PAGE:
Improved Docking And Snap Layout Experiences

Multi-monitor laptop users rejoice. Microsoft has finally addressed the frustration that is docking and undocking in Windows with an improved experience. It seems crazy that in 2021, Windows 10 still makes a complete mess of the desktop layout when docking and undocking a laptop from a monitor or multiple monitors, but that is indeed the case. In Windows 10, if you have a laptop connected to any number of external monitors, if you undock, all of your open applications will be moved to and resized onto your laptop display. Then, if you reconnect to the external display, you get the wonderful task of moving all of your applications back and resizing them. With Windows 11, the operating system will finally remember where everything was, and put it back automatically.

Snap options on a large display

If you are a user of the current Windows Snap functionality, where you can drag an open window to the side or corner of the display and then snap another application beside it, you will be happy to see the improvements to snap functionality. If you had no idea this existed, because the discoverability of dragging an open application to the side of your display is a non-obvious task, you will be even happier to see that Microsoft has greatly improved the discoverability of Snap by adding it to the maximize button on any open window.

Snap Options on a small display

Hovering over the maximize button will now provide a graphics representation of different options to snap one or more applications to different locations on the display, and the choices will depend on the size and resolution of the display in question so that you don’t end up with a selection that does not leave enough of an open window usable.

You can now easily snap up to four applications open at once and choose how they are arranged with far less difficulty than Windows 10.

Security Changes

Likely one of the most controversial changes to Windows 11 is the requirement for a trusted platform module (TPM) to be active in the system. Microsoft is now requiring TPM 2.0, and this is a major hurdle for a lot of older devices. Microsoft has stated that “Most PCs that have shipped in the last 5 years are capable of running Trusted Platform Module version 2.0” which is a true statement, but for it to be true that only means that over 50% of computers have TPM 2.0. It is a vague statement and is likely driven by laptop sales outpacing desktop sales.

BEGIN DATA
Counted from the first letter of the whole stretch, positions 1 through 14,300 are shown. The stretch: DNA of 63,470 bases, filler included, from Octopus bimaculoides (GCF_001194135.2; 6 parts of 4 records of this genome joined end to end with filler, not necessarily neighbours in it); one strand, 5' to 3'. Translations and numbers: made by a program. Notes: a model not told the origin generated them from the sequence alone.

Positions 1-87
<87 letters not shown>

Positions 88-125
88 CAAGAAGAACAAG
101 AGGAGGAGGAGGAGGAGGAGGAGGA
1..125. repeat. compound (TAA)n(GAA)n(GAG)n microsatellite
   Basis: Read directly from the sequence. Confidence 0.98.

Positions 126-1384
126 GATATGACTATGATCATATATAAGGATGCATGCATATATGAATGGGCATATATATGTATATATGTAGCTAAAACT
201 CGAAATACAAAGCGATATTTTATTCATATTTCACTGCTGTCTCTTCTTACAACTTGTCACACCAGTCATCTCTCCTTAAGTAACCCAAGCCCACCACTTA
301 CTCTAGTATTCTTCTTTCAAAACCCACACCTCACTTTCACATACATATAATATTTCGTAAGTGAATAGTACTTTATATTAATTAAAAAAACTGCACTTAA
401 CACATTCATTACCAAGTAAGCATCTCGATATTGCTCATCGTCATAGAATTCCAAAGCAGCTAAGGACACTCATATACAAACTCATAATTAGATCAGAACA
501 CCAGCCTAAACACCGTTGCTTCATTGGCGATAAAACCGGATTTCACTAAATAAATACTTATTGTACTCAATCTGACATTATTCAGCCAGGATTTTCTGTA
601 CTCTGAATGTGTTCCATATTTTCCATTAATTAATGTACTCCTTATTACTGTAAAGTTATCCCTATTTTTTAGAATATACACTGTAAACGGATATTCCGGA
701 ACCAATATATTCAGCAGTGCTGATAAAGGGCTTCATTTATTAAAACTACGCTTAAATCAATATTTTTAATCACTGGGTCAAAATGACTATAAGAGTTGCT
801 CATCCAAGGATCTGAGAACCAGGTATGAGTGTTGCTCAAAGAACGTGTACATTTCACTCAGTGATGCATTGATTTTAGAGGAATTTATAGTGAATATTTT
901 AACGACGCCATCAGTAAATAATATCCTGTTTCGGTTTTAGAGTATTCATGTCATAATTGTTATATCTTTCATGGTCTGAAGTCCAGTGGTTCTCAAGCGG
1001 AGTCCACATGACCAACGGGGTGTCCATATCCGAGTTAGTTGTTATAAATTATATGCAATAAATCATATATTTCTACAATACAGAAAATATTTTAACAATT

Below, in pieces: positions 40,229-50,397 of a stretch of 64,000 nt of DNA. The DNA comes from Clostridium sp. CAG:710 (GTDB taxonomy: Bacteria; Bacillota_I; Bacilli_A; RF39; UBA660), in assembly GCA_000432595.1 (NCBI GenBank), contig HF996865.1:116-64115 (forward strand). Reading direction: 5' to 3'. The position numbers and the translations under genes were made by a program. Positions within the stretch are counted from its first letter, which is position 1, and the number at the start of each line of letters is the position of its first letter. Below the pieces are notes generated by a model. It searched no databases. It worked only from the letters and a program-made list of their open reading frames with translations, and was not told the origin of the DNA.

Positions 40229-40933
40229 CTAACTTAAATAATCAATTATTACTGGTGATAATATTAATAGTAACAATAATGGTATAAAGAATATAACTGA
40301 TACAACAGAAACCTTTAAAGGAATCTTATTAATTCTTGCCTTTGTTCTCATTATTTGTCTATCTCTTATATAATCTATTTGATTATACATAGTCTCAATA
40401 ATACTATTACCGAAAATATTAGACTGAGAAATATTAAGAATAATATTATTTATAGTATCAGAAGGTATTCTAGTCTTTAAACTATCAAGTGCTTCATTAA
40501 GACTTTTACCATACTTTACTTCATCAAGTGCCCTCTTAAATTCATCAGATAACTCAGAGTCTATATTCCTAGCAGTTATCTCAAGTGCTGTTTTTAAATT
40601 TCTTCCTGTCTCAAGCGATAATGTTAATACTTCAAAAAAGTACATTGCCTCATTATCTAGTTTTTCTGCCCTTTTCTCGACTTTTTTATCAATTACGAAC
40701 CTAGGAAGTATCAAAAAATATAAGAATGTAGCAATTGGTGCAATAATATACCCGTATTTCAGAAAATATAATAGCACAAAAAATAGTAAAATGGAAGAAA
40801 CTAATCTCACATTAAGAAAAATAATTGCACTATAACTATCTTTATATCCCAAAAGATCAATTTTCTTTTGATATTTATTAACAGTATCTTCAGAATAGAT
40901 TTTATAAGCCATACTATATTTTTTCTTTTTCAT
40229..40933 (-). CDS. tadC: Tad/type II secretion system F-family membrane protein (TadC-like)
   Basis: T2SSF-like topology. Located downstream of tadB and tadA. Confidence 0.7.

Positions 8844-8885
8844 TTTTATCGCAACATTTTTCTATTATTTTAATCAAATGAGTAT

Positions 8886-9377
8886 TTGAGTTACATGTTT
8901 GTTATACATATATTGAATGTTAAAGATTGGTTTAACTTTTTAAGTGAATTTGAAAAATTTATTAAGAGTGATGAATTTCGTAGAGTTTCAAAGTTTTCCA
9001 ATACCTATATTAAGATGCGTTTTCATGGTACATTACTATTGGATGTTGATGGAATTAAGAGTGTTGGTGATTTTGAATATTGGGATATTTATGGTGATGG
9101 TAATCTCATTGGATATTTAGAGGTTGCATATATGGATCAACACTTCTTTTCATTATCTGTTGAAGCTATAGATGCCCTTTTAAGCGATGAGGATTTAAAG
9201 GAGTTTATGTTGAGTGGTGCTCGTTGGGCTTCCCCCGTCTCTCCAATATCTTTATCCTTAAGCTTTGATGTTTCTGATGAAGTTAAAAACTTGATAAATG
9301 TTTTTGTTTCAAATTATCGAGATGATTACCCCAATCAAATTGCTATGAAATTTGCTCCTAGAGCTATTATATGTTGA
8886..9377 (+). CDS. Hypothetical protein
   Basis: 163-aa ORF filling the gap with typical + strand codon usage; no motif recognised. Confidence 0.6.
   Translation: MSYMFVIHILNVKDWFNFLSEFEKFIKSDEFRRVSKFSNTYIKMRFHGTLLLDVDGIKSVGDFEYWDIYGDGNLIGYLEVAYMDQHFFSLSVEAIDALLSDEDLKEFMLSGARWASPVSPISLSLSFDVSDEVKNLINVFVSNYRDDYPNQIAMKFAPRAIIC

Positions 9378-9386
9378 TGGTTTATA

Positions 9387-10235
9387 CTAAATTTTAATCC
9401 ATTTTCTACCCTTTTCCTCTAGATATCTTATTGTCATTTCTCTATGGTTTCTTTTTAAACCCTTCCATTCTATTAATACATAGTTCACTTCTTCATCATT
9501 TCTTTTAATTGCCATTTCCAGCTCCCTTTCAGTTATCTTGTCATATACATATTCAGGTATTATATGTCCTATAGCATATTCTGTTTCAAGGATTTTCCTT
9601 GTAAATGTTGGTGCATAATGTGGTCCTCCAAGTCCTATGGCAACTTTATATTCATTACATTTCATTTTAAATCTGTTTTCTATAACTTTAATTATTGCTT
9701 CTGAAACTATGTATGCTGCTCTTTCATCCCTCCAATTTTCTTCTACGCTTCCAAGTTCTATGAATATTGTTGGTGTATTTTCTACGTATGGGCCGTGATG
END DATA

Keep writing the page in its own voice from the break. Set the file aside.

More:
The requirement for TPM 2.0 does allow Microsoft to enable security features that they had previously supported, but never enabled by default such as Virtualization-Based Security (VBS). VBS can be implemented without a TPM, but it is highly recommended to have one, and in an age of phishing, malware, and ransomware, it makes sense to want to enable all of the security features that you can. The communication of this change was not very clear though, and this single requirement is going to impede the rapid adoption of the new OS.

Windows 11 is also very stringent on its CPU requirements. Intel processors basically have to be 8th generation (Coffee Lake) or newer, with AMD processors needing to be 2nd generation Ryzen (Zen+) or newer. For a full list of the supported processors, you can check out the information on Microsoft’s support page:

Application Support Initial Thoughts
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  • relux - Monday, October 4, 2021 - link

    I haven’t had any major issues with it so far (for desktop use to be clear). Virtualization through HyperV is slightly faster (running on one Epyc 7742). CPU compute performance is slightly higher than Server 2019 Datacenter, yet slightly lower than Server 2016 Datacenter (and much lower than Debian or Clear Linux). I’m not seeing any change in IO performance with Optane or NAND storage. Lots of security options that look like they’d hurt performance though. Overall it’s more of the same.
  • cc2onouui - Wednesday, October 6, 2021 - link